story and photography by Ed Garland
[Florida Motorcycle Touring: Indian River Lagoon Scenic Highway was originally published in the November 2009 issue of Rider magazine]
Mild winters may make Florida motorcycle touring ideal, but the Sunshine State isn’t exactly rife with mountains, vistas and hairpin twisties. To find the rare gems on this glorified sandbar you have to know where to look. In this case, gaze east to the Indian River Lagoon Scenic Highway, a 150-mile asphalt loop complete with ancient shipwreck graveyards, stretches of empty beach, quirky bars, three national wildlife refuges and the birthplace of American space exploration thrown in for good measure.
This coastal excursion allows one the flexibility to ride the entire loop in a few hours or spend several days exploring beachside towns and attractions. Kick off your ride at the Lagoon House in Palm Bay on U.S. 1, for example, where you’ll learn that the Indian River Lagoon is the most biologically diverse estuary in North America—teeming with more than 4,300 species of plants and animals at last count. Heading south on U.S. 1, don’t be surprised to see dolphins frolicking in the lagoon’s shallow waters or a squadron of brown pelicans in chevron formation. Trying to concentrate on the road can be challenging as you pass pleasure boats, scraggly spoil islands, 1950s-era motels and dilapidated fish shacks. The town of Grant offers an idyllic photo opportunity, namely the quaint Grant Historical House, a circa-1916 home fully furnished and open to the public. The house shares a scenic waterfront view with the old Grant railroad station, a fishing pier and picnic pavilion.
Just south of Grant you’ll cross the St. Sebastian River and enter Indian River County. Take the first left after crossing the bridge and you’ll discover one of the most alluring tropical two-laners of the route. We’re talking old-time Florida postcard vistas here. To your right are high-dollar homes wedged among gorgeous tangles of lush vegetation; to your left, a commanding view of the lagoon and the barrier islands you’ll soon explore. Luxury homes suddenly give way to charming marinas and waterfront restaurants. Captain Hiram’s is probably the most well-known social spot (exuding a “Florida Keys” ambiance) but most riders gravitate to Earl’s Hideaway, a low-key watering hole bedecked in what might best be described as a biker/tiki bar motif. On weekends, the outdoor bar pulses with live music (usually classic rock), leather-clad revelers, and, of course, swaying palm trees.
Continue south and turn east onto the Wabasso Causeway. You have now entered the rarified atmosphere of the disgustingly wealthy, a series of gated enclaves so private that you’ll only see the gabled mansion rooftops peeking through the coastal canopy. Depending on the type of bike you ride, you can either head north up U.S. A1A or opt for the more exotic “Jungle Trail,” a shady dirt road that winds its way between the eastern shore of the lagoon and the haughty backsides of private mega-mansions, golf courses and polo grounds. Jungle Trail will lead to an observation tower that offers the only land-based opportunity to view Pelican Island National Wildlife Refuge, America’s first wildlife refuge. President Teddy Roosevelt declared this two-acre island a national wildlife refuge in 1903 after learning of Paul Kroegel, a local who used a shotgun to protect the island’s residents from plume hunters and sportsmen.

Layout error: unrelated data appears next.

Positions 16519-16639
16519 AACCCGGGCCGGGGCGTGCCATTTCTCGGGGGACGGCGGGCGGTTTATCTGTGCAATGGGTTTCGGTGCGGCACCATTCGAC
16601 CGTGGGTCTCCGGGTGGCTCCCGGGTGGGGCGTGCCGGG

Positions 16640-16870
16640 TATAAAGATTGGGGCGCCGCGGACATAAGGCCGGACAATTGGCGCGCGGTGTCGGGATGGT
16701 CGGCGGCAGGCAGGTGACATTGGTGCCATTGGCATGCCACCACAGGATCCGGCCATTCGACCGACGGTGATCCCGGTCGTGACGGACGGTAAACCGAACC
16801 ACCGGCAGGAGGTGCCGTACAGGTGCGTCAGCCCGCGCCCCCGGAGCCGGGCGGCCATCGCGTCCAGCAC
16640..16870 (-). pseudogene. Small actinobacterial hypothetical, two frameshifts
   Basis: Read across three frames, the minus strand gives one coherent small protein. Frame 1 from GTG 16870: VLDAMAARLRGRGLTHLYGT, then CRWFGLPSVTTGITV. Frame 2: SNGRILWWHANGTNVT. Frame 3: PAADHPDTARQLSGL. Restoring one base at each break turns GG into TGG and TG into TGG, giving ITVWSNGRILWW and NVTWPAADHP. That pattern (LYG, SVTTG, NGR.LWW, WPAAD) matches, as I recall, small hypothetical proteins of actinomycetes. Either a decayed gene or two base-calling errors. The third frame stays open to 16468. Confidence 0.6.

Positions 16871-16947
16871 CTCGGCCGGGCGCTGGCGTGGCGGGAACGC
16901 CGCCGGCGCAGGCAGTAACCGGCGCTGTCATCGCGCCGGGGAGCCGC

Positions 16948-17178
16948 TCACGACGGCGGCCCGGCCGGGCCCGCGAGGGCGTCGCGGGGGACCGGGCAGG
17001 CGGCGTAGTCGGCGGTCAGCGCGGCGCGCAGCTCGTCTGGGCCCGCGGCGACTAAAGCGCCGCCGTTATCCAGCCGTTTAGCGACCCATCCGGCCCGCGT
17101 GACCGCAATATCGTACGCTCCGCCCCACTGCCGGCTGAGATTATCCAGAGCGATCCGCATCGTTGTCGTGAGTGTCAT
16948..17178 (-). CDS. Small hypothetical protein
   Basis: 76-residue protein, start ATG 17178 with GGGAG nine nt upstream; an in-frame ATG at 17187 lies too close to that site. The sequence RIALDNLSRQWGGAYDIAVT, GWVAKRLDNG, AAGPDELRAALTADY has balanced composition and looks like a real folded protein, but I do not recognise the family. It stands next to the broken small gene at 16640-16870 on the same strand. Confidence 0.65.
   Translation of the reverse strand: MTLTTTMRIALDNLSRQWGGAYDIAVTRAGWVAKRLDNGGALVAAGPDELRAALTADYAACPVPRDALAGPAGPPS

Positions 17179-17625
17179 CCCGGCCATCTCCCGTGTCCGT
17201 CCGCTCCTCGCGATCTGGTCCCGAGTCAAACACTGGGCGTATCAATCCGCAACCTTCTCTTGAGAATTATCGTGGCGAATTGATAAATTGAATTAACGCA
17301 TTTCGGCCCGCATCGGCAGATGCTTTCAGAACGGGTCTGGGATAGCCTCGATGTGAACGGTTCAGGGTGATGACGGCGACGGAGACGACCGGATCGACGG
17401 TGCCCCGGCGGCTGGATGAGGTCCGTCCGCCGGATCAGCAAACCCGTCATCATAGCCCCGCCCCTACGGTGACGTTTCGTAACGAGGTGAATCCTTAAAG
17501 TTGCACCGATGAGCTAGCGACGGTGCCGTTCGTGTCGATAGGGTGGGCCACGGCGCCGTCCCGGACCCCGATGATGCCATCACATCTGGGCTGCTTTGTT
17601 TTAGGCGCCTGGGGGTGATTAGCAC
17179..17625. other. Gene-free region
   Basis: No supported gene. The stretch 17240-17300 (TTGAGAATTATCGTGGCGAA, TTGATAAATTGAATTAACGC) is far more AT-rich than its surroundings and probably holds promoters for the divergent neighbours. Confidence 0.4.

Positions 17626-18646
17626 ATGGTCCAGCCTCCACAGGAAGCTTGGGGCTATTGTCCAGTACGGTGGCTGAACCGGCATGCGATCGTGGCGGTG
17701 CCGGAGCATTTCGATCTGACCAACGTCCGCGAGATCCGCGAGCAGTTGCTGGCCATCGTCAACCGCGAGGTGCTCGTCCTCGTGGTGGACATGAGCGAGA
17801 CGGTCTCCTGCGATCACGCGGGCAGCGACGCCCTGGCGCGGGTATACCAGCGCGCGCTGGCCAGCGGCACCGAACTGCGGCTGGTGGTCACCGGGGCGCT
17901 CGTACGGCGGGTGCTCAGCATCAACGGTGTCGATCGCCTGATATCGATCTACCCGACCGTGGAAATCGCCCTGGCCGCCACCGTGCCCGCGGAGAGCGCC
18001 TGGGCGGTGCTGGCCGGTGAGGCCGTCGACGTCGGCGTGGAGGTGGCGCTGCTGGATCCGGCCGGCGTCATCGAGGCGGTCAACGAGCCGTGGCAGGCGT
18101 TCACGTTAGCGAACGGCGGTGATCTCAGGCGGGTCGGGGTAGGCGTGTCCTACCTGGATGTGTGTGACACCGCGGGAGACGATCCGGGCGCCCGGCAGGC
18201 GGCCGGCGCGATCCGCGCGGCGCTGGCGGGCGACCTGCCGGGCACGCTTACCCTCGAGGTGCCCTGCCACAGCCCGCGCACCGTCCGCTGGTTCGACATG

As you roll north, the tenuous nature of the barrier island reveals itself: at certain times, both the lagoon and the Atlantic Ocean are simultaneously visible. Indian River County is also dubbed the Treasure Coast. Find out why at the McLarty Treasure Museum, which features artifacts salvaged from the wreck of the 1715 Spanish Fleet. Take a stroll behind the museum and you might catch a glimpse of salvage boats bobbing in the ocean or hopefuls scouring the beaches with metal detectors. Although Spanish sailors, English pirates and others retrieved much of the loot in the years immediately following the wreck, it’s estimated that half of the booty still rests on the ocean floor.
A couple of miles north there’s Sebastian Inlet State Park, a popular destination for anglers, sunbathers, surfers and campers. The inlet links the lagoon to the Atlantic Ocean. Be warned: the inlet’s currents are powerful and dangerous during incoming and outgoing tides.
Continuing north, you’ll pass through the beach towns of Melbourne Beach, Indialantic, Indian Harbor Beach and Satellite Beach. Be alert for distracted motorists gawking at bikini-clad tourists instead of watching out for you. This strip of A1A is flanked by shopping plazas on your left and oceanfront condominiums to the east (and a smattering of excellent public beaches). The best beaches for watching surfers are located across from Patrick Air Force Base. Then, it’s off to Cocoa Beach, a hive of tourism with its T-shirt shops, fast-food joints and motels with cheesy names like Luna Sea. Cocoa Beach is probably best known as the residence of Larry Hagman’s astronaut character in the I Dream of Jeannie TV series (there’s even an I Dream of Jeannie Lane commemorating the show) and the home of Ron Jon Surf Shop, a colorful surfer’s Mecca in the heart of town.
The final stop before we head back south is Kennedy Space Center, a technological wonder situated in the middle of a national wildlife refuge. Having visited KSC several times I’m a bit jaded, but the Visitor Complex is nonetheless a popular attraction, offering close-up views of rockets, flight simulators and bus tours. Plan your trip in advance to see a rocket launch and you’ll likely feel a certain awe and national pride. And you’ll have some great stories to share with friends.